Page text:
With two tenors of U.S. dollar Libor no longer being published the remainder set to cease by June 30, 2023, four senators this week introduced a bill that would address “tough legacy” contracts that reference Libor but cannot be easily changed.
The Economic Continuity and Stability Act—introduced by Sens. Jon Tester (D-Mont.), Thom Tillis (R-N.C.), Sherrod Brown (D-Ohio) and Pat Toomey (R-Pa.)—would direct the Federal Reserve to determine replacement rates for Libor-referencing contracts that lack fallback language and to provide a safe harbor from litigation over a change in rates after the cessation of Libor.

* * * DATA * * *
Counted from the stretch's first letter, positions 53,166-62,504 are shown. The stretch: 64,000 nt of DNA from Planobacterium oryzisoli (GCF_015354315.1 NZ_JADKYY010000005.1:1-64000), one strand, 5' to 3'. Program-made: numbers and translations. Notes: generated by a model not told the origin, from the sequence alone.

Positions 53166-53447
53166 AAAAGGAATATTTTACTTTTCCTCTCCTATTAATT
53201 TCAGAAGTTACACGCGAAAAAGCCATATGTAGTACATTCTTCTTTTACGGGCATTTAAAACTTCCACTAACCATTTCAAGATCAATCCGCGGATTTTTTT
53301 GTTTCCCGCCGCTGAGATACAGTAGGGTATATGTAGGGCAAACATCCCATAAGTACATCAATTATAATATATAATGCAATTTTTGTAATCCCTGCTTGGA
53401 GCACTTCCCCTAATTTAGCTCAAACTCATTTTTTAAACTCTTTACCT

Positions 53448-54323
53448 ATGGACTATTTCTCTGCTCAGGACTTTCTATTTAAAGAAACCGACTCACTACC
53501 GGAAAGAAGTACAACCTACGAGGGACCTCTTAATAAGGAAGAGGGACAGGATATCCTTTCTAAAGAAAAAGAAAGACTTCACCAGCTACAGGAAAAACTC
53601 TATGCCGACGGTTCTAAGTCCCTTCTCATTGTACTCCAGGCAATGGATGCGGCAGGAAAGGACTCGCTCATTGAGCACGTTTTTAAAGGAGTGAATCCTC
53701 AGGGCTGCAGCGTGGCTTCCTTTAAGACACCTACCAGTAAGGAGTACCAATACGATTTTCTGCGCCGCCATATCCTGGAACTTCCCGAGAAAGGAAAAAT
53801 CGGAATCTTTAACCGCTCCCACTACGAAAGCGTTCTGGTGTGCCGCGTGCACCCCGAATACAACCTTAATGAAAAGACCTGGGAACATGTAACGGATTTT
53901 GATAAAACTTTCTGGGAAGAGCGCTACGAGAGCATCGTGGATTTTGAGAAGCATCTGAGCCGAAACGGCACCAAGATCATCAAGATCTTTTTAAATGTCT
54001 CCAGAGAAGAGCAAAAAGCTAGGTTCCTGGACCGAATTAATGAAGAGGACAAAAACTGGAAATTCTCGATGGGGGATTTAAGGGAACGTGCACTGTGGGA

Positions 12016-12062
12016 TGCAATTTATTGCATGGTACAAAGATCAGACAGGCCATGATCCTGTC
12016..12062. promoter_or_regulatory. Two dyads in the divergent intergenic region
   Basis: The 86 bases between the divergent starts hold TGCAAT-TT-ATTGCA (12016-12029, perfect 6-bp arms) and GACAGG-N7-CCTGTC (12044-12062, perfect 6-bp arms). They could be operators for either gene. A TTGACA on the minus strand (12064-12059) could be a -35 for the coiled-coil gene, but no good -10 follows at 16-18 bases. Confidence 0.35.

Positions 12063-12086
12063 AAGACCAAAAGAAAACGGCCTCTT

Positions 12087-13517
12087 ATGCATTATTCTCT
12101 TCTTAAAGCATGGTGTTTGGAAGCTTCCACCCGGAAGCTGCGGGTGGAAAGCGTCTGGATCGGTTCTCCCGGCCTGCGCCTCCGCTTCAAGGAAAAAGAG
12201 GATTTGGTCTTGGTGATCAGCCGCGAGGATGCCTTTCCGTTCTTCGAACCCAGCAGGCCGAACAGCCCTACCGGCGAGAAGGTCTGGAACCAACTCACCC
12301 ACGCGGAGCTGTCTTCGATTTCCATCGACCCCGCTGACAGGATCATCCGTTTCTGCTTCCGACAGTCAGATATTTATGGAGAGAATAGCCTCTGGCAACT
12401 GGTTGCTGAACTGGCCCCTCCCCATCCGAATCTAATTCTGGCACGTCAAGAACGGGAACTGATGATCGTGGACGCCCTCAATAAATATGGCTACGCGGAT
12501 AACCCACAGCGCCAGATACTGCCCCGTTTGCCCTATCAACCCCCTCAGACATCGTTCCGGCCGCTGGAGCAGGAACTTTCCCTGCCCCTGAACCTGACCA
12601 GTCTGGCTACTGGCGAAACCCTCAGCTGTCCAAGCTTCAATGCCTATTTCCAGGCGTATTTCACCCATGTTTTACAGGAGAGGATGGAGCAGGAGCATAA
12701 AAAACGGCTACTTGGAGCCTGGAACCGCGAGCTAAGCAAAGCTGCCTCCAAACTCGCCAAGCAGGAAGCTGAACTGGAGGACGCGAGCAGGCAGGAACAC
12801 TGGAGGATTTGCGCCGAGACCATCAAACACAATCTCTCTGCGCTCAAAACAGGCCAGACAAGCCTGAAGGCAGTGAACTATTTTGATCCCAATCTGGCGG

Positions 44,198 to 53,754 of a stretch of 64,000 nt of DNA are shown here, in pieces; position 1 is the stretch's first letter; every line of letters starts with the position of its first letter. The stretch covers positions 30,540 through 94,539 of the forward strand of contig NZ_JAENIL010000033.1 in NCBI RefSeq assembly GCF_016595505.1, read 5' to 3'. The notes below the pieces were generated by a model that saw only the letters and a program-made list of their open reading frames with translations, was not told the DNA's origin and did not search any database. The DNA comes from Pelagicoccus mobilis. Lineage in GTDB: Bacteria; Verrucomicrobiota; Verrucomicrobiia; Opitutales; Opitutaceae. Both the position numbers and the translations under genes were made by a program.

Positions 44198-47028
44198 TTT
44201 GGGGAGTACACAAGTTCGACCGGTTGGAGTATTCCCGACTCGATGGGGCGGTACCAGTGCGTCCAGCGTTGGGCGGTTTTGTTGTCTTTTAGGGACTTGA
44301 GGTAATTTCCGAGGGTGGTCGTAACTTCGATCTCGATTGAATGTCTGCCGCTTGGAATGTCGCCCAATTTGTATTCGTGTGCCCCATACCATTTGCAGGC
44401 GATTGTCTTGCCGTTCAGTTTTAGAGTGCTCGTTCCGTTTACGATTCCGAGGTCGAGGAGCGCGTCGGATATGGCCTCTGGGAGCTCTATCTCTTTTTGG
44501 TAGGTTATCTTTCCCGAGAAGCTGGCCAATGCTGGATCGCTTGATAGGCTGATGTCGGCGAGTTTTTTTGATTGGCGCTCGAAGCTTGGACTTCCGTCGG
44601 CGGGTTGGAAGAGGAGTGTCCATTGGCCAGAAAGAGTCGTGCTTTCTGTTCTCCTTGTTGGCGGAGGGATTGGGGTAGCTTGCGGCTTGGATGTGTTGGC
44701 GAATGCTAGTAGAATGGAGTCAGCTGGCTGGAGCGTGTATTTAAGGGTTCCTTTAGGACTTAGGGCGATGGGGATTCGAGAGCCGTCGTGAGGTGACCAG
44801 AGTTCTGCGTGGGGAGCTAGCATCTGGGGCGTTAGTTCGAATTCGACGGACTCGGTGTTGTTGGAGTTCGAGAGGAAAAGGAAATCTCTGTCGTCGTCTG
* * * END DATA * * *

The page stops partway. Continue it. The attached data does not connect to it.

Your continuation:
A companion bill in the House, H.R. 4616, passed by an overwhelming bipartisan vote of 415-9 in December. The American Bankers Association and several other trade groups urged the Senate to advance the Libor bill quickly. “Industry participants, including consumer groups, investors, banks, and issuers have all expressed the need for uniform federal legislation and urged swift congressional action,” they wrote.